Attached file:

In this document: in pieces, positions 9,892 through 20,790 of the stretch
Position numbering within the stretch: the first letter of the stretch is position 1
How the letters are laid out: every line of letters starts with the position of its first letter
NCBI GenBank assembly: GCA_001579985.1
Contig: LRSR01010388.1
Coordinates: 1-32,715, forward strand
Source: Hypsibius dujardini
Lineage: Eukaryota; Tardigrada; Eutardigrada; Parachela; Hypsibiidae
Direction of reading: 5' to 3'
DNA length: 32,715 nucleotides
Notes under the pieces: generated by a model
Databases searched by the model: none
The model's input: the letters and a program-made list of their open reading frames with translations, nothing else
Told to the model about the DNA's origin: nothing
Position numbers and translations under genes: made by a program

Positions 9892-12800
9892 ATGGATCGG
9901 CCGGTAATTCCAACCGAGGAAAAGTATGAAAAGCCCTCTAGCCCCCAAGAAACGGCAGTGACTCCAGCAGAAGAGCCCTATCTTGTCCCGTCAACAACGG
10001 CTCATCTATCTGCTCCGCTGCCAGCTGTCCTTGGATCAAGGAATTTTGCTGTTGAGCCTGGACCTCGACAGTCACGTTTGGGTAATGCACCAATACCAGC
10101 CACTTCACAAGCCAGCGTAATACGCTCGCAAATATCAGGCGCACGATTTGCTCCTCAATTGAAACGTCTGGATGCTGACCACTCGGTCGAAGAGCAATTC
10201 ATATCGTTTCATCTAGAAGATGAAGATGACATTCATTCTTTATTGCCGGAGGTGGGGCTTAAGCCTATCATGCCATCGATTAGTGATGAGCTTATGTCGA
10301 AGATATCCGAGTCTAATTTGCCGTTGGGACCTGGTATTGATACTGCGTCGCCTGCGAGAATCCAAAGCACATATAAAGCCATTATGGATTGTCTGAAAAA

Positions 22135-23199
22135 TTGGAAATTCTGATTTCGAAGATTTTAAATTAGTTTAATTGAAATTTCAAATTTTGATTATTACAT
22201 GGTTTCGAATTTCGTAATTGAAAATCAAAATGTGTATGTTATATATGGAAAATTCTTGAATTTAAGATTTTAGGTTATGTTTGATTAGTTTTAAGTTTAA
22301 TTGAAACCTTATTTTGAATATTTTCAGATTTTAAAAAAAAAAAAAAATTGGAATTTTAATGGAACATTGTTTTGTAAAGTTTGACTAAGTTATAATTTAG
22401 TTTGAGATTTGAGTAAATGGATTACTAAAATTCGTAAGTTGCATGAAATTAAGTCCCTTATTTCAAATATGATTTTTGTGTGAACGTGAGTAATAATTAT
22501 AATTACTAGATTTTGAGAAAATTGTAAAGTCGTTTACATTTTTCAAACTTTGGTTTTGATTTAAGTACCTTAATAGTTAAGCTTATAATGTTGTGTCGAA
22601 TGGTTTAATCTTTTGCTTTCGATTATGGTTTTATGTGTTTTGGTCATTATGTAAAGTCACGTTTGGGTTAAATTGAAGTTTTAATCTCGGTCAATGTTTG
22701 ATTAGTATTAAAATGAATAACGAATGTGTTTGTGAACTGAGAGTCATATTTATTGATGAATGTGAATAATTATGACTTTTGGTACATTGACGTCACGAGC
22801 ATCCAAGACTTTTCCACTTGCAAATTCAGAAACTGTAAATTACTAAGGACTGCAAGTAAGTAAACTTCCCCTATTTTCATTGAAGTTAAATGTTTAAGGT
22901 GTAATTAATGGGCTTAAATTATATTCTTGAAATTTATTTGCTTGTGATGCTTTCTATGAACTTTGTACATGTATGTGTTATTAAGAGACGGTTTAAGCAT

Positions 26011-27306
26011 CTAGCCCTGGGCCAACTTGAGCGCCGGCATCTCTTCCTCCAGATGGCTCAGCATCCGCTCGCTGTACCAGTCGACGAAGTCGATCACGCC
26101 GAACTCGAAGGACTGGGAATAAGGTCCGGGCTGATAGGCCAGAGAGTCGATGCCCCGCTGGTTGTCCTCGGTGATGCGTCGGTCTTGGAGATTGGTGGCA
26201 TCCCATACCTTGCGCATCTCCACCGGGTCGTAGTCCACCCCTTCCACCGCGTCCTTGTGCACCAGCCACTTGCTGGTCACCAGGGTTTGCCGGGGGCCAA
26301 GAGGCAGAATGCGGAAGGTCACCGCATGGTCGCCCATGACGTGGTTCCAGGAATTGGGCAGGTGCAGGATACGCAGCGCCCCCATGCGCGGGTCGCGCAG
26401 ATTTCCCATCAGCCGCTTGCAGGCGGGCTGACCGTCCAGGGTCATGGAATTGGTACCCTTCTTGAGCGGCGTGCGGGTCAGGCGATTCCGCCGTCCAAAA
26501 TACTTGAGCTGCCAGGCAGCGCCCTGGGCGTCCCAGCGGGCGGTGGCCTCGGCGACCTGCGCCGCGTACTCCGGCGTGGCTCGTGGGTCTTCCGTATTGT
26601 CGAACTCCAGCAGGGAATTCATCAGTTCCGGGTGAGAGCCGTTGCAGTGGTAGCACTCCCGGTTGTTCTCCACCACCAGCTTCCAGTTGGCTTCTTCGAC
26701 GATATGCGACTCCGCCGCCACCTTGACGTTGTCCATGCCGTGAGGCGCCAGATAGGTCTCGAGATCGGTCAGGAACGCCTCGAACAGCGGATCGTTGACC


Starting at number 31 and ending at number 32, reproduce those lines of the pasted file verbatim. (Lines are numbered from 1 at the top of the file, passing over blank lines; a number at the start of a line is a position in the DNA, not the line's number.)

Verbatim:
22801 ATCCAAGACTTTTCCACTTGCAAATTCAGAAACTGTAAATTACTAAGGACTGCAAGTAAGTAAACTTCCCCTATTTTCATTGAAGTTAAATGTTTAAGGT
22901 GTAATTAATGGGCTTAAATTATATTCTTGAAATTTATTTGCTTGTGATGCTTTCTATGAACTTTGTACATGTATGTGTTATTAAGAGACGGTTTAAGCAT